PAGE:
Post-classical history

Conrad of Urach (d. 1227)

Cistercian monk, crusade preacher, and legate.

A member of the south German Zahringen dynasty, Conrad joined the Cistercian Order in 1199. He rose to become abbot (in turn) of the monasteries of Villers (1208/ 1209-1214), Clairvaux (1214-1217), and Cîteaux (12171219). In 1213 Conrad was appointed to preach the Fifth Crusade (1217-1221) with the abbot of Rommersdorf in the province of Trier. In 1214 he worked with Arnold Amalric, abbot of Cîteaux, to resolve disputes within the Cistercian Order and reform it in preparation for the Fourth Lateran Council (1215). He also cooperated with other notables to persuade Philip II Augustus, king of France, to end the invasion of England mounted by Philip’s son Louis (later Louis VIII), which threatened the peace essential for the Fifth Crusade.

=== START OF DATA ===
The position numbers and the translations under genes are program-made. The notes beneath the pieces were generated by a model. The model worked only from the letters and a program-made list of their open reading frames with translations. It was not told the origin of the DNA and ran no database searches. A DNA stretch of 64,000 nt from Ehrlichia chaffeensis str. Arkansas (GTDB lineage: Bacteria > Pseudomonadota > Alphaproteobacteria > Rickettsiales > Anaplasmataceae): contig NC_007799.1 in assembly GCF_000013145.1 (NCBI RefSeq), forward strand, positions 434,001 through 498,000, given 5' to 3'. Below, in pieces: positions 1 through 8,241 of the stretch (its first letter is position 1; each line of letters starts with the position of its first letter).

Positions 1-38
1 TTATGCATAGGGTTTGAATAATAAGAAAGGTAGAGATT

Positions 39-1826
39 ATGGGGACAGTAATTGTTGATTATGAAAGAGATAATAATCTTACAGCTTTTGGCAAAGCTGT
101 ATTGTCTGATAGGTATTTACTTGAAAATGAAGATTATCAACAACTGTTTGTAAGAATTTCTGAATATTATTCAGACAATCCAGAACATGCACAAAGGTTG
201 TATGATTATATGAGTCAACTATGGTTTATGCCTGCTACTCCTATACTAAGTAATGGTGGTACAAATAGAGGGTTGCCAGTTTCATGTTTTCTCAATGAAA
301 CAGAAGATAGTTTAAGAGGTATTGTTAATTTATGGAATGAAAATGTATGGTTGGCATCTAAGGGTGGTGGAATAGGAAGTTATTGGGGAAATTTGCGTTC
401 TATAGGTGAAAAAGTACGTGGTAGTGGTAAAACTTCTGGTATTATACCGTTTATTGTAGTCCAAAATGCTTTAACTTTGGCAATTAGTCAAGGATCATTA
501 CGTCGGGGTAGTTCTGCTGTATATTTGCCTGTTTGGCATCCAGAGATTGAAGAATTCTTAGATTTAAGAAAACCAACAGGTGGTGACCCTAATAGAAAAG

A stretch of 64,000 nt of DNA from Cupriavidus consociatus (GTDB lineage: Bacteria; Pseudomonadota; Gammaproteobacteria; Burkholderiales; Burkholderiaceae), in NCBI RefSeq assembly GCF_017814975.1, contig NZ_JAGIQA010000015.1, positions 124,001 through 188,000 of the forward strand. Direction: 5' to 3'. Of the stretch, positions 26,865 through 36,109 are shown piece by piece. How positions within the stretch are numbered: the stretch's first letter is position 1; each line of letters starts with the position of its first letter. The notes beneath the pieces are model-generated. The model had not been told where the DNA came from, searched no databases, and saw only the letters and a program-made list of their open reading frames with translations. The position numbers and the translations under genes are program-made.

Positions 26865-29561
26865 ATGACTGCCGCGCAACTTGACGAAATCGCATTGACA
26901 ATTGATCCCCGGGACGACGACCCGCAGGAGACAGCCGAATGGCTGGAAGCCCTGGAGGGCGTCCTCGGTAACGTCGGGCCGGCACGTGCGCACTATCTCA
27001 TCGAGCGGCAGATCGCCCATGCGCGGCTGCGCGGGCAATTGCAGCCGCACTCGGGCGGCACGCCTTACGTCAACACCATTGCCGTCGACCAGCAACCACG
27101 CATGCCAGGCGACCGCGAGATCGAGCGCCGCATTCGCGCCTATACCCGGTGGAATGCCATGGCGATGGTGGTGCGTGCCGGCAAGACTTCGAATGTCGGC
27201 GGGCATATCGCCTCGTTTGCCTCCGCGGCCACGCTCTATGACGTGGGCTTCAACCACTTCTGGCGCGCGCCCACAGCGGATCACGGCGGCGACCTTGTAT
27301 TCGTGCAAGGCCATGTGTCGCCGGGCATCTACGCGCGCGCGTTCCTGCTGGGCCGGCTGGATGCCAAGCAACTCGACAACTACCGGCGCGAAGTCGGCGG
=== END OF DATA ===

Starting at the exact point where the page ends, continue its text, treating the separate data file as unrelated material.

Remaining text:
Made cardinal of Porto and St. Rufina by Pope Honorius III in 1219, Conrad served as legate for the Albigensian Crusade from 1220 to 1223. While attempting to rally support for Amalric of Montfort and to draw Philip Augustus and Louis into the crusade, Conrad worked with local prelates to reform the church in France and won papal approval for a new antiheretical military order. After Philip Augustus’s death in 1223, Conrad was sent to Germany to hasten the preparation of Emperor Frederick II’s delayed crusade to the Holy Land. His acquaintances among reformers and prelates in France and Germany and within the Cistercian Order provided invaluable assistance, as Conrad sought to balance several crusade projects during both legations. From 1224 to 1226, he collaborated closely with Conrad of Hildesheim and the papal preachers appointed in Germany to organize Frederick II’s crusade; extirpate heresy; forge peace between the kings of England, France, and Germany and warring noblemen; and reform secular and regular churches according to the Fourth Lateran’s mandates through disciplinary actions and local synods. From 1226 until his death in September 1227, he participated in several crusade-planning councils in Italy and helped to broker a peace agreement between Frederick II and the Lombard League, enabling the emperor’s departure on crusade.

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